This package of activities has been designed specifically to address risk factors faced by male migrant workers in relation to unsafe sex with non-regular partners. The TA team is confident that sound implementation of approaches outlined in this document will help reduce the HIV risk for those involved. At the same time, the team has strong doubts about whether the approaches outlined could be extended to address other aspects of

32 Even though building local capacity in this area appears outside the scope of the transport sector, the FIDIC guidelines require companies to “provide for STI and HIV/AIDS screening, diagnosis, counseling, and referral to a dedicated national STI and HIV/AIDS program.”

33 ADB and Marie Stopes International. 2008. More Safety: A Resource Manual for Health and Safety in Infrastructure. Manila. p. 35.

“I would like to say that we are very willing to work on this issue but are not professionals so we would like to request ongoing technical support.”

Transport company representative, Yunnan Province

“It’s hard to say what will happen when the ADB project finishes in future. At the beginning, workers were against learning about HIV/AIDS. They thought that they didn’t have the disease so wondered why they had to learn about it. Now it’s better when there is the project that is directed by Ms. Fu. Furthermore, this project is also very instructive for us. We may do it ourselves in future but may not get so good an effect.”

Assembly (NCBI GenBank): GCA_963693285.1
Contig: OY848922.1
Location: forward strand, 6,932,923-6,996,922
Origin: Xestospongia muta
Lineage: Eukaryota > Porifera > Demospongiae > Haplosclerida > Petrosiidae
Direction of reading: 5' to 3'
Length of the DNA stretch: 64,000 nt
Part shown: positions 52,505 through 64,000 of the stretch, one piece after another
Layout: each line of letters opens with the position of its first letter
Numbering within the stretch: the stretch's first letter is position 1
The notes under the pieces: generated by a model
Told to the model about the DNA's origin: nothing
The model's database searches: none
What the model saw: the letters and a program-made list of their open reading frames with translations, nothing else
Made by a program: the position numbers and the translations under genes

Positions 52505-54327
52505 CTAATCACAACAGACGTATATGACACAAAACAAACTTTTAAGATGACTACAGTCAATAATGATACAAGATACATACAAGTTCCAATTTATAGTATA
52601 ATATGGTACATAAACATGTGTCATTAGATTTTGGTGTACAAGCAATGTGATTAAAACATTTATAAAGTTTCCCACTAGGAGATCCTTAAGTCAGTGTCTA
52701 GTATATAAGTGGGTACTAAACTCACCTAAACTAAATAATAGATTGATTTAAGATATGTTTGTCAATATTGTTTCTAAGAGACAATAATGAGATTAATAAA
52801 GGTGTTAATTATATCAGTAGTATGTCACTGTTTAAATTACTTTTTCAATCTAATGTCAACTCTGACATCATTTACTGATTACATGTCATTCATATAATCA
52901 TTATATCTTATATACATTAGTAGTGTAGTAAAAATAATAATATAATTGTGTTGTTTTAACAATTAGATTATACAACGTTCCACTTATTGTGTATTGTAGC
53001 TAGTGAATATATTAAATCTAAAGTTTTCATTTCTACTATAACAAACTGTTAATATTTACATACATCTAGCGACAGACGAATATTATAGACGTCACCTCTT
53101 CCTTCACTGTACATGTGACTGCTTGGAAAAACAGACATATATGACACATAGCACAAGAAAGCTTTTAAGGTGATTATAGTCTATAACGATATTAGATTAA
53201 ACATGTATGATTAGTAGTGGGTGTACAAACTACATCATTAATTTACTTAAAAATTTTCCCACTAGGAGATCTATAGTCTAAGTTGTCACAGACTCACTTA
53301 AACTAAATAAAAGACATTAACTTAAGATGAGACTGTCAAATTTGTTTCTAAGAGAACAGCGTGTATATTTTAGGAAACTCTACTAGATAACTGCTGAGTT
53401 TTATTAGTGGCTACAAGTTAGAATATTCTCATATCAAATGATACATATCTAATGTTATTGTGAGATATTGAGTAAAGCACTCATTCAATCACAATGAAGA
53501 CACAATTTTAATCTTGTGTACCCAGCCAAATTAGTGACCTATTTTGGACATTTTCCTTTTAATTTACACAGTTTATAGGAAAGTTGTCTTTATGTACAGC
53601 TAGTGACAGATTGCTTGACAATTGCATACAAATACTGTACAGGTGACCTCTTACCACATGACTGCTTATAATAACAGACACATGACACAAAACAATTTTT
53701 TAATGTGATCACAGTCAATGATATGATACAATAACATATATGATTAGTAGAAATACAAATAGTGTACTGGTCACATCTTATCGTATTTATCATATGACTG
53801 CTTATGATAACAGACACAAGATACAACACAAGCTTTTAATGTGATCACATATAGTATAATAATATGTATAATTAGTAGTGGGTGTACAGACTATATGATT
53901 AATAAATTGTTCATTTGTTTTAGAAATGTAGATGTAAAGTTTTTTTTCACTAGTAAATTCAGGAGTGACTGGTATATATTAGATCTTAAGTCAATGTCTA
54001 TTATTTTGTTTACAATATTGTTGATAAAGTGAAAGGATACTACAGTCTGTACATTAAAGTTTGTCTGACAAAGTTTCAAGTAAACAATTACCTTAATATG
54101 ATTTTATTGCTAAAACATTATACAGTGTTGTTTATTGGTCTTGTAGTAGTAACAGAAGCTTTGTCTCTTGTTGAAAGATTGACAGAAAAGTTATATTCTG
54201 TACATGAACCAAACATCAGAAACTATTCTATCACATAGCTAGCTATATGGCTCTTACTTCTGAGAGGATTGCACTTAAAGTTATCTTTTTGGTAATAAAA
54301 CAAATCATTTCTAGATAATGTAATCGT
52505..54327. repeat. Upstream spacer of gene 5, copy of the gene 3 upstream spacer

Xie Yan, Longbai Expressway project headquarters

Implementing the Framework: The Guangxi Case 43

the AIDS pandemic, notably the complex issue of drug use, which requires extremely specialized expertise, or the highly sensitive issue of men who have sex with men.34 The Post-Construction Period

The potential HIV/AIDS consequences of transport infrastructure do not end with the completion of construction. The HIV implications of transport operations can be significant, particularly where the new transport routes open up previously remote areas.

As noted, the growth of the sex trade following completion of a new road has already been documented in neighboring Lao People’s Democratic Republic, and long-distance truck drivers are frequently identified as being among the most at-risk populations (footnote 1). It is important for health authorities to be aware of the need to plan for these issues, which are generally accepted to fall outside the scope of transport construction companies. This is recognized by the World Bank, for example, which is removing from its HIV contract clauses reference to the defects notification period, which places obligations on contractors beyond the end of construction.